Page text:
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6:30 pm, March 16 - Musical Shabbat Services with Rabbi Noam Katz
Join Community Synagogue of Rye for a spirited musical Shabbat service with our guest Artist-in-Residence, Rabbi Noam Katz (composer of Roll into Dark and other tunes we love). Light refreshments will be served at our “Pre-Neg” before services, and everyone is welcome. This Shabbat service will take place in the Chapel at Rye Presbyterian Church.
8:45 am, March 17 - CJL Family Service & 4th Grade J: Life with Rabbi Noam Katz
All CJL parents are encouraged to join their children for our CJL Family service with guest musician Noam in the CSR education wing. In addition to our usual prayers, Noam will be teaching some new songs and melodies, including music inspired by his time with the Abayudaya Jews of Uganda. After services, 4th Grade Families will have a chance to dive a little deeper into his experience as part of their J-Life program.
4:00 pm, March 17 - Free Family Concert and Dinner with Rabbi Noam Katz
Families with children ages 0-10 are invited to a free family concert, followed by a casual pizza dinner in the CSR education wing. With his great rhythms and spirit, Noam will have everyone on their feet, singing in dancing! The concert and dinner are free and open to all but RSVPs are required so we can ensure enough food. To join us for this special event, please e-mail firstname.lastname@example.org.
Rabbi Noam Katz is one of the most exciting and influential voices in contemporary Jewish music. He has brought his high-flying energy and soulful melodies to Jewish and interfaith audiences across North America, Africa and Israel.
A longtime songleader/educator at URJ Eisner, George and Kutz Camps, Noam has performed at URJ Biennials, CAJE, BBYO International, Limmud – England, NFTY Convention, and countless summer camps and congregations. He currently serves as the Rabbi/Dean of Jewish Living at The Leo Baeck Day School in Toronto, Ontario.
Noam’s debut recording, RAKIA includes 12 original Hebrew and English melodies ideal for Shabbat and Havdalah. His second album, MIREMBE, SALAAM V’SHALOM, features musicians from Africa and the Middle East, and includes his Ugandan-inspired “Am Yisrael Chai.” Noam’s third release, A DRUM IN HAND, blends Jewish prayers with the live energy of a drum circle. His newest album, AFTER THE FLOOD, includes 14 new songs that focus on resilience and remembrance.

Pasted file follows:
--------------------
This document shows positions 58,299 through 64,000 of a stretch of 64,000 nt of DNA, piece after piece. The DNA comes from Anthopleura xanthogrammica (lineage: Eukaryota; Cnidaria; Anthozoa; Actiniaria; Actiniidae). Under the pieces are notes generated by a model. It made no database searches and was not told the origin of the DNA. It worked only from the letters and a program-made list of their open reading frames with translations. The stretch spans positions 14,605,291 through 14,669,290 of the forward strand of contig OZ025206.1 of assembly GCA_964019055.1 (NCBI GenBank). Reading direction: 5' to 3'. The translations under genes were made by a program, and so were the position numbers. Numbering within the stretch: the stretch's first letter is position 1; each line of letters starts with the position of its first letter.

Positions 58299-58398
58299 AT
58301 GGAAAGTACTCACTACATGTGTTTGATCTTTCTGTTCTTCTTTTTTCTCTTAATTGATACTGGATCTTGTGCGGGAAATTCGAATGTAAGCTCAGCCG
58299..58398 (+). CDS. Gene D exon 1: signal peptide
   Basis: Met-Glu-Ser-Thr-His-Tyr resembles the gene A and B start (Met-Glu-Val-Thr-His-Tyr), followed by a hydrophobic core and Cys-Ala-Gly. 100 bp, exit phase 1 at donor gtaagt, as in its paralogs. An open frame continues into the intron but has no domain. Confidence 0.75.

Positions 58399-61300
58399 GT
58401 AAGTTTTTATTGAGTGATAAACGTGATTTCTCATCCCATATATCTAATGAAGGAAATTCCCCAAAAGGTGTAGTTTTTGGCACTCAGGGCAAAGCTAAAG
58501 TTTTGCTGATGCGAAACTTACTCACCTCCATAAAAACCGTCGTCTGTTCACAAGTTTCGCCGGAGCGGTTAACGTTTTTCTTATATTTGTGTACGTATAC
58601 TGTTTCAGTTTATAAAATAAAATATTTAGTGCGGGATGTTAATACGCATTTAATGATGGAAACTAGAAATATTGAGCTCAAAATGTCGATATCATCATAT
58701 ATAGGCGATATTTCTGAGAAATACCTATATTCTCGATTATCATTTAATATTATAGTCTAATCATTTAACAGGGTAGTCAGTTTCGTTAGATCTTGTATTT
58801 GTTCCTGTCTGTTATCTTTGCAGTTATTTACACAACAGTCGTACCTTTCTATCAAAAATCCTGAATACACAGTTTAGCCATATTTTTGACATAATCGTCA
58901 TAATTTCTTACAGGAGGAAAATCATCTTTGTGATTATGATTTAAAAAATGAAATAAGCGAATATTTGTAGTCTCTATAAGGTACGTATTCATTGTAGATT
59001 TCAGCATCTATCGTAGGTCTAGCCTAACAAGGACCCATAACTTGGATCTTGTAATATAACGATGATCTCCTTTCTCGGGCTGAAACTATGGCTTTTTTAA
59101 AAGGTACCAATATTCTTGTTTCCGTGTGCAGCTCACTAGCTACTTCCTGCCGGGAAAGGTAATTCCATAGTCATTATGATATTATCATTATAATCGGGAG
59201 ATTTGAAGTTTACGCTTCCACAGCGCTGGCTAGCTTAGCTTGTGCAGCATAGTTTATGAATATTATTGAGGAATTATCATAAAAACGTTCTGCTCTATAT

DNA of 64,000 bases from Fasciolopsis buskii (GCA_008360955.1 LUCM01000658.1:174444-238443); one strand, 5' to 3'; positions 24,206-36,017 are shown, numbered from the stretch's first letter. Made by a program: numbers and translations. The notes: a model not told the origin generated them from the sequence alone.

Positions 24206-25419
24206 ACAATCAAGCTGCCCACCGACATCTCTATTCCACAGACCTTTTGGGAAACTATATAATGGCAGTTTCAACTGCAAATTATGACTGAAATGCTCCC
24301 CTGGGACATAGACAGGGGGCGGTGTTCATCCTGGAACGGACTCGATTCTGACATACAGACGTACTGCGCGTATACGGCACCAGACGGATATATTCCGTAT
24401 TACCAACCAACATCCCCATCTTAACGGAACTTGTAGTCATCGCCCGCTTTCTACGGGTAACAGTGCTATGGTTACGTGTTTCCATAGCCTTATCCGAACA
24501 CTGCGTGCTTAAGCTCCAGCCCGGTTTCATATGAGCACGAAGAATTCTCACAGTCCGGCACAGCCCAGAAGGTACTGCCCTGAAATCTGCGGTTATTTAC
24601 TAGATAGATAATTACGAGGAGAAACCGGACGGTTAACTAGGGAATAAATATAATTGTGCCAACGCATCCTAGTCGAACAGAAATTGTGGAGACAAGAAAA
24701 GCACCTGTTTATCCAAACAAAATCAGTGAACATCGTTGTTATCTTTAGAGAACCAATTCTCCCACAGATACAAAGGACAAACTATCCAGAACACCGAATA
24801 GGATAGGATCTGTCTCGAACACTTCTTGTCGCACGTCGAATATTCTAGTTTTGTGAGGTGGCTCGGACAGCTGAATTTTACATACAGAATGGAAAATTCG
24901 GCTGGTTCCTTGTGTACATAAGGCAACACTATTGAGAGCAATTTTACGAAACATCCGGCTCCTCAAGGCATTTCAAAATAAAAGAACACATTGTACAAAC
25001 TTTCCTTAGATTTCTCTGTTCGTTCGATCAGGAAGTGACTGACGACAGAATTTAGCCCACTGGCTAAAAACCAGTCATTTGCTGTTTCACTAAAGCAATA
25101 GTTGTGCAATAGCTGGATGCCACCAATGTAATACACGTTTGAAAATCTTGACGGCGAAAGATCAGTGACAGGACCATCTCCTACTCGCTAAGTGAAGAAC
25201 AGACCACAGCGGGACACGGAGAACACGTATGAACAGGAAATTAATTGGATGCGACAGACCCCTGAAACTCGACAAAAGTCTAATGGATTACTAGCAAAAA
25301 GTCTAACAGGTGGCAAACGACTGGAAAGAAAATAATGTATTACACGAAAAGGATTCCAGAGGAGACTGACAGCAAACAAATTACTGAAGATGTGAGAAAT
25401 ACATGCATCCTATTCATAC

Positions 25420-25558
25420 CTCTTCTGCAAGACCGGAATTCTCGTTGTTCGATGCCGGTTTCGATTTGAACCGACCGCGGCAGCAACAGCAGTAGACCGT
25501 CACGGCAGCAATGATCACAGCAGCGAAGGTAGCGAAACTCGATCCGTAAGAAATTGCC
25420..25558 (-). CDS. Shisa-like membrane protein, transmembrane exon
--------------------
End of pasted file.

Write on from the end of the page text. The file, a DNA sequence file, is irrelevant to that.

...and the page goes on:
In 2003, Noam embarked on the most exciting journey of his life, volunteering with the Abayudaya Jews of Uganda. He has since shared their powerful story and music with audiences young and old, incorporating the message of Jewish unity and tikkun olam (healing the world) wherever he goes.
Join us to learn ways to make your Passover celebration more joyful and meaningful for your family.
Noam Zion has been a senior research fellow at the Shalom Hartman Institute since 1978. He studied philosophy and holds degrees from Columbia University and the Hebrew University in Jerusalem. He studied Bible and Rabbinics at the Jewish Theological Seminary of America and the Hartman Beit Midrash.
Friday, March 17
9:30 am Noam Zion will lead an interactive session with parents and grandparents of young children called "Beginning New Passover Traditions in your Family that Grow with Time." Participants will learn how to involve the whole family in an interactive, custom-made seder.
6:30 pm Shabbat dinner with our Scholar-in-Residence. Dinner reservations ($20 per adult/$10 per child with a maximum per family of $50) may be made payable to Community Synagogue of Rye or online here.
7:45 pm Noam Zion will speak at Shabbat services on "Dispelling Misconceptions of the Passover seder" followed by delicious desserts at the Oneg Shabbat.
Saturday, March 18
8:45 am A discussion for parents and grandparents of CJL students on the topic, "Beginning New Passover Traditions in your Family that Grow with Time."
10:30 am At Brunch and Learn, Noam Zion will speak about a "Guide to the Perplexed Seder Leader." All are welcome!
3:00 pm (at a private home in Rye)
Motzei Shabbat teaching on "Art, Politics and Psychology of the 4 Daughters and 4 Sons". Please RSVP for this event and you will be notified of the location.
This program is made possible through the Wolder Fund and other generous donors.
"The Once and Future Synagogue"